I’ve since spoken to several lady colleagues about feeling as though I had something to hide and apologise for. Sadly, it’s a pervasive feeling. Many women academics have paralleled my experiences of not being able to talk to supervisors, of apologising for pregnancies or miscarriage, of excruciatingly awkward situations explaining female reproductive systems and of having to work twice as hard to hide time off for surgeries and specialist appointments.

I now have a pretty cynical view of the latent impact of families that so many women and couples are discouraged from discussing. Here are some thoughts for young or not-so-young female colleagues suffering similar bad luck or complicated academic-baby making journeys.

1. Be careful who you trust. If you feel you can trust your supervisor or boss, then it is easiest to be open and honest about your needs. If you’re not entirely sure, then be cautious about the information you share. In my case, I now wish that I had simply said that I was undergoing an unspecified medical treatment that would impact my engagement at work. If you do chose to confide in a superior, don’t be surprised if your worries are dismissed or belittled. If you are in a same-sex relationship, don’t be surprised if others make comments about your suitability for parenting. These are disappointingly common. And don’t be surprised by other’s unhelpful, unasked for and facile advice about fertility.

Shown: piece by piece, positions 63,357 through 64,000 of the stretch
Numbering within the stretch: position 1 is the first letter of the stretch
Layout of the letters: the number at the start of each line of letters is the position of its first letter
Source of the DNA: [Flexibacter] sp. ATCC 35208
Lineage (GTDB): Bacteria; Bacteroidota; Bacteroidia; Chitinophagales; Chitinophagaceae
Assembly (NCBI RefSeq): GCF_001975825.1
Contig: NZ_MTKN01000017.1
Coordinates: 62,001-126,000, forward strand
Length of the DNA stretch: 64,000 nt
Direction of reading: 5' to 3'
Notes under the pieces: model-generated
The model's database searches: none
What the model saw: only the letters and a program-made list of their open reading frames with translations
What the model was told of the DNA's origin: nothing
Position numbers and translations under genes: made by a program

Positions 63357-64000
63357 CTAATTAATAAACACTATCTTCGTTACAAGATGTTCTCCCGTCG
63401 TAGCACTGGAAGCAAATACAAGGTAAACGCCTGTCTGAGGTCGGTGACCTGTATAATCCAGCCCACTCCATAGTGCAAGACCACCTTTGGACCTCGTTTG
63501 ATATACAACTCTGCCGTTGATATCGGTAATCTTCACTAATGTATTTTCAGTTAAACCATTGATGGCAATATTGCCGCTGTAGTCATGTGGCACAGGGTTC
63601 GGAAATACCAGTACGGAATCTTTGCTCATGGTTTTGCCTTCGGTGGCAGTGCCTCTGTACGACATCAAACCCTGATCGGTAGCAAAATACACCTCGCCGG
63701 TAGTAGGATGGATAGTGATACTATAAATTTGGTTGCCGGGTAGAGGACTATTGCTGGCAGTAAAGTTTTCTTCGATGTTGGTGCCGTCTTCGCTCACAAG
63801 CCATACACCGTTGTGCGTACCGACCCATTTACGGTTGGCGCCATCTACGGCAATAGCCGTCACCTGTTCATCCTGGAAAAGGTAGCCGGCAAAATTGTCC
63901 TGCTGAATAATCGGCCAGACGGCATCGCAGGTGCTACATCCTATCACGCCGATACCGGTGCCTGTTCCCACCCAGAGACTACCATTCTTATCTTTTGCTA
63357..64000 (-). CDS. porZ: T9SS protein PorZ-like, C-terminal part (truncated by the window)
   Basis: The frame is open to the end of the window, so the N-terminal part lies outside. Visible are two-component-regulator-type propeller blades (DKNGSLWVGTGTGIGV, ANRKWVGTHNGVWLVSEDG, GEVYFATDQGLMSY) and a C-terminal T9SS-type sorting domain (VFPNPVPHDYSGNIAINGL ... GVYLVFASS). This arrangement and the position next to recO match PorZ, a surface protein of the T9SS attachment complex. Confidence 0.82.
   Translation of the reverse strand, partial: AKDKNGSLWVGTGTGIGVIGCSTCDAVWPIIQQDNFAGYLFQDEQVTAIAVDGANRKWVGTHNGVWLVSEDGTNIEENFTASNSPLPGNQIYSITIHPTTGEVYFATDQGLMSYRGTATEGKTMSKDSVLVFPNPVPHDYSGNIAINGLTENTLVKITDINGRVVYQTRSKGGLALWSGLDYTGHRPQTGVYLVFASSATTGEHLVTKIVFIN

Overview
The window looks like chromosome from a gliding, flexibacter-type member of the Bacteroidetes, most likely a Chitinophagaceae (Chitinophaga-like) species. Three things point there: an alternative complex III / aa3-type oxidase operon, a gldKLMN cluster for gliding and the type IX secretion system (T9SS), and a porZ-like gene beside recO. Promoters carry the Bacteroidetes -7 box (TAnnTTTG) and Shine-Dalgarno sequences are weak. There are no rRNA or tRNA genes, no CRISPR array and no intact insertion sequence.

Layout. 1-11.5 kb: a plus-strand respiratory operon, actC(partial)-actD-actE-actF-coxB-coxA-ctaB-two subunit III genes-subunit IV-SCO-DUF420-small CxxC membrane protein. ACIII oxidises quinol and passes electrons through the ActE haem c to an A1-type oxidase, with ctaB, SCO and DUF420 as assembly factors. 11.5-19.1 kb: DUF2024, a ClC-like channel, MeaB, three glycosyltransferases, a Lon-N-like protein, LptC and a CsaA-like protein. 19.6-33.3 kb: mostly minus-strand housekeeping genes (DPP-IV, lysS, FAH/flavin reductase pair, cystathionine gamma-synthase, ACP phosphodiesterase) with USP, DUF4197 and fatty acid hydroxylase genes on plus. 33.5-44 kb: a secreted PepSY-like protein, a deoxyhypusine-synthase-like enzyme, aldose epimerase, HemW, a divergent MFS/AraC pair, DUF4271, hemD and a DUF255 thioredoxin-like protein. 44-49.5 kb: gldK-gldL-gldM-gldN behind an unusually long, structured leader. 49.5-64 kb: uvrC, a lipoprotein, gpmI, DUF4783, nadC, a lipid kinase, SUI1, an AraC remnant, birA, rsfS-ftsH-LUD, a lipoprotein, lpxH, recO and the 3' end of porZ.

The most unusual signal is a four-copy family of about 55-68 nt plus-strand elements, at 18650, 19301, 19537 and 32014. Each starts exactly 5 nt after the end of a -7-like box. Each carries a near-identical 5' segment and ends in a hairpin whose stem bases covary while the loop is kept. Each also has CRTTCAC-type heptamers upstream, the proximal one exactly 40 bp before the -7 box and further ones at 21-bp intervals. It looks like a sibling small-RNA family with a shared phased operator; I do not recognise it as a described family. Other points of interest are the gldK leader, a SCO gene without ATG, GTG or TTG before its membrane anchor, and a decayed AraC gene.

2. Find people who can help. Although I recommend wariness in disclosing fertility treatment to a supervisor, I do recommend confiding in close colleagues or mentors. It made it much easier attending that conference frazzled and distracted knowing that I had a bunch of people on my side. Also, you will find many young women in the same situation who can empathise and support. I’m pretty sure if I had ran off that stage crying before I’d received my award, one of my colleagues would have rushed to take my place for me.

3. Give yourself a break. For many the process of trying to have a baby is laden with grief, disappointment, sadness and envy. It doesn’t help feeling guilty about missing workshops or conferences or popping off for appointments. For many, this is a process that can’t be circumvented in pursuit of the end goal. It’s also a difficult process to navigate – the avoidance of work trips at certain time or absence at conferences that doesn’t result in visible explanation. It’s a good starting point to accept that it’s also a big and important thing you are doing, in addition to working towards a rewarding academic career.

4. Time isn’t how it feels. Academic careers are unusual in terms of their marriage to the passing of time. We graduate from PhDs and a clock starts ticking, counting down the time until you are no longer an early career researcher. Output is measured relative to time – a ‘good’ number of papers is only good if achieved in a specific period of time. The ticking of the career clock is burdensome and stressful and exacerbated by the often coincidental ticking of the biological clock. It often feels that time is running out on both sides, but this is just a feeling. A few unproductive months here or there, or a year focused on achieving an academic baby will not make or break a career. The clock feels like it’s ticking but with a bit of mental discipline you can slow the ticking down or put it away in your sock drawer out of ear shot.